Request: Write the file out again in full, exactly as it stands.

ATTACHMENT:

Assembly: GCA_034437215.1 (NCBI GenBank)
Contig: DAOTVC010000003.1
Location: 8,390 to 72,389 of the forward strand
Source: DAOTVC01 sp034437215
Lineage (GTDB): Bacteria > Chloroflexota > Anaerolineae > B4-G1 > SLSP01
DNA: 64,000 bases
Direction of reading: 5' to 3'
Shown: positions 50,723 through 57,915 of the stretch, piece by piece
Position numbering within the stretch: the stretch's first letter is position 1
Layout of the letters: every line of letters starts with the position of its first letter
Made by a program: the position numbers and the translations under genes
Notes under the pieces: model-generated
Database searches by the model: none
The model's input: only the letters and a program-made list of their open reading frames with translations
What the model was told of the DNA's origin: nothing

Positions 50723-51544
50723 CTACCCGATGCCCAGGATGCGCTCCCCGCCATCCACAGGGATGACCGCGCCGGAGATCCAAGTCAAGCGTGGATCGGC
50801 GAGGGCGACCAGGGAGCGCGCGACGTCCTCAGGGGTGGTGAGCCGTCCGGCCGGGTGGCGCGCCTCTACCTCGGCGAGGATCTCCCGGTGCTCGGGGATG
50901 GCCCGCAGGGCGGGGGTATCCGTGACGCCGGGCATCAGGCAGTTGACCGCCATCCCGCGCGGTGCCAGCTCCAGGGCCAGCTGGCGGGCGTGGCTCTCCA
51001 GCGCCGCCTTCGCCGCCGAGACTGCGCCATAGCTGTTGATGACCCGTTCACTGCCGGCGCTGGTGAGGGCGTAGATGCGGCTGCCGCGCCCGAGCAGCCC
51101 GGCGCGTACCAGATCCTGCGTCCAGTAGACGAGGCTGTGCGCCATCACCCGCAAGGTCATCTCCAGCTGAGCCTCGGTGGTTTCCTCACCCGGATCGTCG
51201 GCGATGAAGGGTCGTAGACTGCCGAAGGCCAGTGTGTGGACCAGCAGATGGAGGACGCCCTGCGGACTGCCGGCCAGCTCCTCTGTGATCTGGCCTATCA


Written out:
Assembly: GCA_034437215.1 (NCBI GenBank)
Contig: DAOTVC010000003.1
Location: 8,390 to 72,389 of the forward strand
Source: DAOTVC01 sp034437215
Lineage (GTDB): Bacteria > Chloroflexota > Anaerolineae > B4-G1 > SLSP01
DNA: 64,000 bases
Direction of reading: 5' to 3'
Shown: positions 50,723 through 57,915 of the stretch, piece by piece
Position numbering within the stretch: the stretch's first letter is position 1
Layout of the letters: every line of letters starts with the position of its first letter
Made by a program: the position numbers and the translations under genes
Notes under the pieces: model-generated
Database searches by the model: none
The model's input: only the letters and a program-made list of their open reading frames with translations
What the model was told of the DNA's origin: nothing

Positions 50723-51544
50723 CTACCCGATGCCCAGGATGCGCTCCCCGCCATCCACAGGGATGACCGCGCCGGAGATCCAAGTCAAGCGTGGATCGGC
50801 GAGGGCGACCAGGGAGCGCGCGACGTCCTCAGGGGTGGTGAGCCGTCCGGCCGGGTGGCGCGCCTCTACCTCGGCGAGGATCTCCCGGTGCTCGGGGATG
50901 GCCCGCAGGGCGGGGGTATCCGTGACGCCGGGCATCAGGCAGTTGACCGCCATCCCGCGCGGTGCCAGCTCCAGGGCCAGCTGGCGGGCGTGGCTCTCCA
51001 GCGCCGCCTTCGCCGCCGAGACTGCGCCATAGCTGTTGATGACCCGTTCACTGCCGGCGCTGGTGAGGGCGTAGATGCGGCTGCCGCGCCCGAGCAGCCC
51101 GGCGCGTACCAGATCCTGCGTCCAGTAGACGAGGCTGTGCGCCATCACCCGCAAGGTCATCTCCAGCTGAGCCTCGGTGGTTTCCTCACCCGGATCGTCG
51201 GCGATGAAGGGTCGTAGACTGCCGAAGGCCAGTGTGTGGACCAGCAGATGGAGGACGCCCTGCGGACTGCCGGCCAGCTCCTCTGTGATCTGGCCTATCA